American Material Culture and the Aesthetics of Everyday Life
01/22/2007 - 05/05/2007
Tuesday 06:00 PM - 08:30 PM
Fisk Hall 115
Material culture is defined as "the study through artifacts of the beliefs—values, ideas, attitudes, and assumptions—of a particular community or society at a given time." In this course we will investigate the rich potential of things—artworks, objects, landscapes, buildings—as primary evidence about American society and culture, past and present. Though we will consider the Euro-American material life in the seventeenth and eighteenth centuries, we will attend more assiduously to the many movements and individuals in the nineteenth and twentieth centuries who sought to democratize or at least balance aesthetics—concepts of beauty and art—in relation to utility, to modernization, and to American everyday life. Through readings, discussion, and direct observation, we will analyze a variety of artifacts—to discover the meanings that these cultural products held for their creators as well as their consumers.
Readings include Kenneth Ames, Death in the Dining Room and Other Tales of Victorian Culture; Richard Bushman, The Refinement of America: Persons, Cities, Houses; Thomas Andrew Denenberg, Wallace Nutting and the Invention of Old America; Jeffrey Meikle, Design in the USA; Russel and Mary Wright, Guide to Easier Living; several essays, and short selections from Clarence Cook, Charles Lock Eastlake, Elbert Hubbard, Raymond Loewy, William Morris, John Ruskin, and Frank Lloyd Wright.
The research and writing assignments in this course are designed to teach students the specific requirements of artifact analysis as well as research methods and theories of art history, anthropology and folk studies, and sociology. Writing assignments include an artifact analysis project and a final interpretive paper.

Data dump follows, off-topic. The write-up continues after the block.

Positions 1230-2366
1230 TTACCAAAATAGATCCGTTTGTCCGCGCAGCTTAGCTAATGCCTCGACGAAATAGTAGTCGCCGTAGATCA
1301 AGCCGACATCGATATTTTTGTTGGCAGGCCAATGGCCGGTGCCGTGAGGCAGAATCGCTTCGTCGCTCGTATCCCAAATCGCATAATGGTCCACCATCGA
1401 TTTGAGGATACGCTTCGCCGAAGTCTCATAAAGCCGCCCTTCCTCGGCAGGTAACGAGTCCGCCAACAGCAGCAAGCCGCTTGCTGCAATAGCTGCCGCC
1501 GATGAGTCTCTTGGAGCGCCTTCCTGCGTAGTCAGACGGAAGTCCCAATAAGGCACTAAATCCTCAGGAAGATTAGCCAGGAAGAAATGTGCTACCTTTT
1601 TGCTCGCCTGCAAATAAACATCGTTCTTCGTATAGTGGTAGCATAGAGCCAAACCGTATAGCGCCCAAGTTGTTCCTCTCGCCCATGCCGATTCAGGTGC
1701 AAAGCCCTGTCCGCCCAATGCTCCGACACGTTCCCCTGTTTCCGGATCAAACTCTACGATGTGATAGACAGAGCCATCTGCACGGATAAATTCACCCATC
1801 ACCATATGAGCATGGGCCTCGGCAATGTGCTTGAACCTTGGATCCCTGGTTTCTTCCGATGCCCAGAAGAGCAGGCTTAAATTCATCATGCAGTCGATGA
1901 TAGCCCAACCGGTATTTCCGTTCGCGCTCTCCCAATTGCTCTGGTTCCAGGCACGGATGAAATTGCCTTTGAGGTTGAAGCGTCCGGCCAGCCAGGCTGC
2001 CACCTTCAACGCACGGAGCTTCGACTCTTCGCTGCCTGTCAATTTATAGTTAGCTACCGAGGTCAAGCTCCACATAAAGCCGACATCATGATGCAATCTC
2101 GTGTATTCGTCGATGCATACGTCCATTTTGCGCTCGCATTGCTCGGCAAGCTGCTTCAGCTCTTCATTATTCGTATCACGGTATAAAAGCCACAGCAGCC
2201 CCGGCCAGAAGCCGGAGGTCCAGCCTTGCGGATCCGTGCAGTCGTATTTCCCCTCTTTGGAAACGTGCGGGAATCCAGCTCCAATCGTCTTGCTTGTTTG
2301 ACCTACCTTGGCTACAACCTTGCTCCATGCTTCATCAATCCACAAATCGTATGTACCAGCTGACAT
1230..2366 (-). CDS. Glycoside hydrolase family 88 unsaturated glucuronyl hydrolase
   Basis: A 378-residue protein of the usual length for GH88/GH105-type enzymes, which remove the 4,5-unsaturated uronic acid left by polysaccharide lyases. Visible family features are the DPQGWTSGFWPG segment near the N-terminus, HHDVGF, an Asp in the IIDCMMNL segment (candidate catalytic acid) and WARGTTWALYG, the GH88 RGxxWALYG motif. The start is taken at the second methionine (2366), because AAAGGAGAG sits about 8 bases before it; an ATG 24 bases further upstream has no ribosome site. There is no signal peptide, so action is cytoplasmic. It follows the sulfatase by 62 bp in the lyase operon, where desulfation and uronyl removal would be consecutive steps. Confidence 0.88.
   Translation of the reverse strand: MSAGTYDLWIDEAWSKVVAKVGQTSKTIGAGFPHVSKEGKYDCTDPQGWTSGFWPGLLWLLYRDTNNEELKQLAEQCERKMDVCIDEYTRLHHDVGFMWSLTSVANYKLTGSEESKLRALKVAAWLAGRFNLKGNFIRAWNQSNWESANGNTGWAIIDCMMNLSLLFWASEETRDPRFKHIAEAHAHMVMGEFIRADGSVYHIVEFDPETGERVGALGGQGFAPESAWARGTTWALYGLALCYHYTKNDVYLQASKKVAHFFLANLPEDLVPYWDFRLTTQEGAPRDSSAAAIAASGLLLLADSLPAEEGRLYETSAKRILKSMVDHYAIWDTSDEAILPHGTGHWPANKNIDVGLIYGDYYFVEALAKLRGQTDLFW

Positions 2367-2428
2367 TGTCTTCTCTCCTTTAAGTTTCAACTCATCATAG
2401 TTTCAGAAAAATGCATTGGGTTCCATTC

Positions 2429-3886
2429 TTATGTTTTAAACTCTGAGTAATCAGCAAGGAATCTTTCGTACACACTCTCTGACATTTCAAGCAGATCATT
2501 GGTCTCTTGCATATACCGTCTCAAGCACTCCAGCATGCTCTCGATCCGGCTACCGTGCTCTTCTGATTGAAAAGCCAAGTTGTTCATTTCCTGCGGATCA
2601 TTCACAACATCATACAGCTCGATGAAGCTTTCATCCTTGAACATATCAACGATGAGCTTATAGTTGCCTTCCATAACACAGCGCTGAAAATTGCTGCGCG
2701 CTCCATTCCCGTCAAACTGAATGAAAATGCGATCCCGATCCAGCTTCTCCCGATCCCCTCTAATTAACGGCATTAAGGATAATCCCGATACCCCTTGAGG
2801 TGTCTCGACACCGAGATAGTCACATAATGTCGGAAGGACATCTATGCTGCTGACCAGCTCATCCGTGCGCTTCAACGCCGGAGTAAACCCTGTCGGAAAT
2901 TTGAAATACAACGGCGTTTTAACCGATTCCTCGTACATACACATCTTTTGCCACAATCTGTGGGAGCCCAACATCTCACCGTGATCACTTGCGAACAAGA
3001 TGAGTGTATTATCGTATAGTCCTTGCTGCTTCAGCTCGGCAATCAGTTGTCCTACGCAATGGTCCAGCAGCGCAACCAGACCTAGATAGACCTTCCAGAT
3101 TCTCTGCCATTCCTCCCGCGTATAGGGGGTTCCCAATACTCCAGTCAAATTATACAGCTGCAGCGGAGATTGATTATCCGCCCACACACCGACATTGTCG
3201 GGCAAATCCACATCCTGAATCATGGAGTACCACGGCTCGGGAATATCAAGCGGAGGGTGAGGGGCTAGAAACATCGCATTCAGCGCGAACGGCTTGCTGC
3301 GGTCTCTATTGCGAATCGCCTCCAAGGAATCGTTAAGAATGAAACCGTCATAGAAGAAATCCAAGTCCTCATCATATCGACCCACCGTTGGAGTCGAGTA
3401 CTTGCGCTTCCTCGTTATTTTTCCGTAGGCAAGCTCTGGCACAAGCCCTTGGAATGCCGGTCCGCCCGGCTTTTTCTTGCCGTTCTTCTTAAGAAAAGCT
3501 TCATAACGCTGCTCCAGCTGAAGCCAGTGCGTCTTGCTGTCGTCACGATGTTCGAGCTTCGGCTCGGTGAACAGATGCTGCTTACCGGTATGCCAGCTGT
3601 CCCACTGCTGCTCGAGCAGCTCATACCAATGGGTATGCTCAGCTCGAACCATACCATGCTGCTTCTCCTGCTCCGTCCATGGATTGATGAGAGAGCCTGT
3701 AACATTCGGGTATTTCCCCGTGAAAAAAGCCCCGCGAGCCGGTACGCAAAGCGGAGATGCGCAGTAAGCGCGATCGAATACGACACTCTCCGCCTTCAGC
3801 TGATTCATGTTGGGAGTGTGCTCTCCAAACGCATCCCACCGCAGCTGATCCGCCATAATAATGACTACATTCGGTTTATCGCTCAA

Shirly Wajda (B.A. Boston University; A.M., Ph.D. University of Pennsylvania) is assistant professor of history and American studies at Kent State University and 2006-2007 fellow at Wesleyan's Center for Humanities. Her book, "Social Currency": American Portrait Photography and the Making of the Middle Class, 1839-1889, is forthcoming. As part of her research on design and domesticity, she curated an exhibition at the Kent State University Museum, "Designing Domesticity: Decorating the American Home Since 1876" in 2001, presented a paper on the everyday aesthetics of home furnishing, "The Fennells Build Their Dream House: Furnishing Family in 1930s America" at the Gender and Built Space Workshop, London, 2005, and is working on a book on the construction of everyday domestic space in the American 1930s.
Consent of Instructor Required: No
|Level: GLSP||Credits: 3||Enrollment Limit: 18|
Texts to purchase for this course:
Kenneth Ames, DEATH IN THE DINING ROOM (Temple University Press), Paperback
Eileen Boris, ART AND LABOR (Temple University Press), Paperback
Richard Bushman, THE REFINEMENT OF AMERICA (Vintage), Paperback
Thomas Denenberg, WALLACE NUTTING AND THE INVENTION OF OLD AMERICA (Yale University Press), Paperback
Adrian Forty, OBJECTS OF DESIRE (Thames & Hudson), Paperback
Jeffrey Meikle, DESIGN IN THE USA (Oxford University Press), Paperback
READING MATERIALS AVAILABLE AT BROAD STREET BOOKS, 45 BROAD STREET, MIDDLETOWN, 860-685-7323
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